Viewfinder: Ricky Kluge

Chicago photographer Ricky Kluge grew up in Lake Geneva, a small resort town in Southern Wisconsin. While his hometown attracts affluent tourists from Chicago, Milwaukee and beyond, many area residents are struggling to make ends meet. This year, Kluge embarked on a series of portraits of people living in and around Lake Geneva, starting (literally) in his own backyard.

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Daily Yonder: Tell us a little bit about your background.

Ricky Kluge: I grew up in Lake Geneva, Wisconsin, which is a tourist town, and lived in a subdivision with an airstrip.  A lot of pilots lived there, but my dad didn’t fly a plane.  It was a very relaxed kind of environment to grow up in. I enjoyed it, but I was antsy to be around more people and see new and different things.  About halfway through high school I knew I wanted to go somewhere else for college.


Daily Yonder:  What was it like to grow up in a small tourist town like Lake Geneva?

Ricky Kluge:  When I was born Lake Geneva was around 5,000 that lived there.  It’s a small town, and a tourist town, and it’s built around the lake. If you’ve ever lived in areas that have tourists, things get really cluttered up at those times, which can be annoying.  But there’s also more people you can end up meeting and have interactions with.  I met people from all over and I really appreciated that.

 Just outside the town, there’s a lot of farm fields, and these very small villages and townships.  Bloomfield Township is where I grew up, but the address is technically Lake Geneva.  Since I was a kid, people have been slowly connecting the spaces in between the little towns in the area and those are areas that I’m really interested in.  The house I grew up in is really only three miles away from the downtown tourist area, but if you don’t have a car it’s kind of a trip to go out there, and it feels very different from the town itself.  There’s a lot of dissipating business and people are still living in the area but a lot of them now have to travel thirty minutes to two hours for their jobs, but these areas in Wisconsin are so cheap to live, it’s worth the commute.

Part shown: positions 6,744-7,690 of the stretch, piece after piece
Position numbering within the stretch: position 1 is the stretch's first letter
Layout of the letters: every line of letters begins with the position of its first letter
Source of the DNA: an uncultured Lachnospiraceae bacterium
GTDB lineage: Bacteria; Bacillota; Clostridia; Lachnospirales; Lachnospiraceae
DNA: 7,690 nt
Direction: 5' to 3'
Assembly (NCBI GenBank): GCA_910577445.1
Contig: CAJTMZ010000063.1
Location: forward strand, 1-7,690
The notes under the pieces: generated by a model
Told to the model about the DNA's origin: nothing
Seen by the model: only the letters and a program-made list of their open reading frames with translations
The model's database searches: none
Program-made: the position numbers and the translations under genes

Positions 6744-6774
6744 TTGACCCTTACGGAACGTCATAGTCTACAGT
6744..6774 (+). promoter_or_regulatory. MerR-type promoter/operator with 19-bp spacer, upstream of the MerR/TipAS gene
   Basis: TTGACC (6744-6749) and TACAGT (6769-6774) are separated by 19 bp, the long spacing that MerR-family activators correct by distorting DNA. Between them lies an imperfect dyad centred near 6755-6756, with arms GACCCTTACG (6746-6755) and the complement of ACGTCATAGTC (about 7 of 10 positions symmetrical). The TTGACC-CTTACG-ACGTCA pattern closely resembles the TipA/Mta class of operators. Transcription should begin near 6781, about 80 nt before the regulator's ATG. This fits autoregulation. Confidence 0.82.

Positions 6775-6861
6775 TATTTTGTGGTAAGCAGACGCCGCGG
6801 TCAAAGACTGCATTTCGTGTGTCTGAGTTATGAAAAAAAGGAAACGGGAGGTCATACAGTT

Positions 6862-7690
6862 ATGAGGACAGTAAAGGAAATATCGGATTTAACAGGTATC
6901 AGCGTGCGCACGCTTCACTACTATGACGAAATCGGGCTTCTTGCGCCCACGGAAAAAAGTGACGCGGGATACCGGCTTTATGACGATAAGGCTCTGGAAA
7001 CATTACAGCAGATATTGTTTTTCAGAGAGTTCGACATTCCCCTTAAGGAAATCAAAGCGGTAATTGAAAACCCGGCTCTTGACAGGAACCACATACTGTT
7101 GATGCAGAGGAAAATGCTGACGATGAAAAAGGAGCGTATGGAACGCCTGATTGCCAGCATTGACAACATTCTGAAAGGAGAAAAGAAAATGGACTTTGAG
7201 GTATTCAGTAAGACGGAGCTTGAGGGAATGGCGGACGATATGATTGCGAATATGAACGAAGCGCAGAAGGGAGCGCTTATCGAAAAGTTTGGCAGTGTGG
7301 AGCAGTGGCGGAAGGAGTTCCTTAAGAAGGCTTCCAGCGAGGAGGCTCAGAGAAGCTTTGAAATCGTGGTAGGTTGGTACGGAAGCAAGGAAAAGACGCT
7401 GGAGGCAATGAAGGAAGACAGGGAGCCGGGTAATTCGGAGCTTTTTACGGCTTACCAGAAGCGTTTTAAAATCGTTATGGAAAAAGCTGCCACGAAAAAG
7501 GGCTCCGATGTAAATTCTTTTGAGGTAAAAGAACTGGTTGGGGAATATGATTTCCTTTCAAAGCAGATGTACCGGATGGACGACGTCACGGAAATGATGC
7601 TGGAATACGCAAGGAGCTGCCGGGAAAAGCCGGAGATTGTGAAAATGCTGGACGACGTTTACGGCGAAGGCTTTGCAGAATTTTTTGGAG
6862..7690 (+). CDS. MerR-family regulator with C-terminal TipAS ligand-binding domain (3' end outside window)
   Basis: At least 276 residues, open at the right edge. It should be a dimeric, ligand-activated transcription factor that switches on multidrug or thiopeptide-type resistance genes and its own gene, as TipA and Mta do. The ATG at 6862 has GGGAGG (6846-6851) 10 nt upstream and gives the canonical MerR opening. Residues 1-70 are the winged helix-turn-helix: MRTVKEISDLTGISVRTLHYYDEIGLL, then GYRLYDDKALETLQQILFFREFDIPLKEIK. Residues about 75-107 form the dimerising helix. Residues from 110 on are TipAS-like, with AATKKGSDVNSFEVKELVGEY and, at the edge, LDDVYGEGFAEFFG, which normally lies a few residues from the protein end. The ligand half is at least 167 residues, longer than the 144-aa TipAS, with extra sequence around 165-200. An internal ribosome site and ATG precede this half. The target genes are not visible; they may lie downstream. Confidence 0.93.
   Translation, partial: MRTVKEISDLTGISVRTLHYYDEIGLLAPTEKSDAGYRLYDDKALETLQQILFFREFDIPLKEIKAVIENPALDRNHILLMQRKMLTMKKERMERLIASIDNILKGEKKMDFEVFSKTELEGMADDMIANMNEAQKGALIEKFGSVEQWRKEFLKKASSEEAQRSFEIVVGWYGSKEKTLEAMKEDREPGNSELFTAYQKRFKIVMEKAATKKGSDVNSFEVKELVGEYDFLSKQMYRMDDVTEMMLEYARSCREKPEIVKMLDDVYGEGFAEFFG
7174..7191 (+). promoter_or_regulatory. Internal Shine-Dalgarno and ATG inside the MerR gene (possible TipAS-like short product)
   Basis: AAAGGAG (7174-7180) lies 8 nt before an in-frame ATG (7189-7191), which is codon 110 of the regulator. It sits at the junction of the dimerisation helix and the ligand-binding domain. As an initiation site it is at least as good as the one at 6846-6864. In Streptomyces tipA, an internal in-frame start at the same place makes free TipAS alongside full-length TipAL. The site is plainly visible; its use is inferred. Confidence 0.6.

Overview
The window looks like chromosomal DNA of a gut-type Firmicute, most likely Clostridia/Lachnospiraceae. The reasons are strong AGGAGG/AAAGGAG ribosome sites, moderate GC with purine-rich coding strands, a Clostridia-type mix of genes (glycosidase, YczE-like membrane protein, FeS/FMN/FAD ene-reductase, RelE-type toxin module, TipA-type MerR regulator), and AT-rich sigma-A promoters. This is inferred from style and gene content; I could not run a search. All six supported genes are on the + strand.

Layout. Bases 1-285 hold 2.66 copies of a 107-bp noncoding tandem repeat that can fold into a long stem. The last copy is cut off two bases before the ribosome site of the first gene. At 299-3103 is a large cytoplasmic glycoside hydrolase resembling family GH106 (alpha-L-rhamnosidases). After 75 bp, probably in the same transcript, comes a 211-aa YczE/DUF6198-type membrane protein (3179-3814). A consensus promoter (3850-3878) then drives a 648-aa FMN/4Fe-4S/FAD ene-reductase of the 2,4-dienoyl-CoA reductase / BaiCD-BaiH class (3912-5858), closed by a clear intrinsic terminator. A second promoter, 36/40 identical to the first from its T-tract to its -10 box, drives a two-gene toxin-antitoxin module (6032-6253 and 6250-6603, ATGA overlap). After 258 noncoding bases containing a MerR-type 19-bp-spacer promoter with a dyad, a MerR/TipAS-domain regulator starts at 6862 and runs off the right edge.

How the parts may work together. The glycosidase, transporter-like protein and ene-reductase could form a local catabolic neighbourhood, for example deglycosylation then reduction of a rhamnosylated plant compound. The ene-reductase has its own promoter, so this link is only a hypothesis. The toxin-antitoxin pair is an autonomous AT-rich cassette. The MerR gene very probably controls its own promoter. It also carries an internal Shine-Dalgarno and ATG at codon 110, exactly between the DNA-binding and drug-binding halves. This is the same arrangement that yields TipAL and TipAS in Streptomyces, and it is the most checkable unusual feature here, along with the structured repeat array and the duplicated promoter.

Daily Yonder:  How would you describe your style of photography?

Ricky Kluge: My whole goal is to make things look more real than they actually are.  Hyper realistic.  Almost all of my work lit with an artificial light but a lot of times you can’t tell, but if you tried to go and take that same picture with natural light it wouldn’t look like that.  I really like manipulating light to make a picture look the way I see it.


Daily Yonder: Tell us a little bit about the series you are starting.

Ricky Kluge:  The series began with these pictures at my house and of my mom and my dad.  They are awesome people who are dealing with all the financial stuff that’s going on.  And a lot of people in the area are going through that- they’re middle class people who’ve hit a wall like everyone else has.

I’ve been wanting to put together a series that means something to me.  I know that might sound cheesy, but I guess that’s what you do when you’re creating. With this series I want to learn about people’s lives and to document their trials and tribulations and make the images in the way I want them, exactly how I see them.